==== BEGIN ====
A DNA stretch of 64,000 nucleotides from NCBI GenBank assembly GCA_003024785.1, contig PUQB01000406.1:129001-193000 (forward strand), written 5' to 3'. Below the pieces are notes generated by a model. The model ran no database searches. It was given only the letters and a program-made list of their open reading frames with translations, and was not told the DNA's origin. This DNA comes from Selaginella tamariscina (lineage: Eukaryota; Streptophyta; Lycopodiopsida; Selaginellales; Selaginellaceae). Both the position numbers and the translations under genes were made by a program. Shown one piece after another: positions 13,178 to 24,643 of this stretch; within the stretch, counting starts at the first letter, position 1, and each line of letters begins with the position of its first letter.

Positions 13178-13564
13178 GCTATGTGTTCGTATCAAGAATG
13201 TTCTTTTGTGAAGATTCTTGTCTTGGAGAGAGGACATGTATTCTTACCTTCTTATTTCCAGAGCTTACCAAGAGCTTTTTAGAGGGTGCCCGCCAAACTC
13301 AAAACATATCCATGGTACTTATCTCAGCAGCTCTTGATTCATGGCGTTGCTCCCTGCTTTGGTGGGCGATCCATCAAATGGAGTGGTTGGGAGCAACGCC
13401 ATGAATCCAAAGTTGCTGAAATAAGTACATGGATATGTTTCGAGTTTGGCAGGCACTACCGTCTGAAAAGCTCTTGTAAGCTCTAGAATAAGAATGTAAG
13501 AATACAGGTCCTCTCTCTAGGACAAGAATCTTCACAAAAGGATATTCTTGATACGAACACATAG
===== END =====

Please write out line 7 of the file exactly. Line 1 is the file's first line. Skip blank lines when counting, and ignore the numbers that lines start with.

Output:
13501 AATACAGGTCCTCTCTCTAGGACAAGAATCTTCACAAAAGGATATTCTTGATACGAACACATAG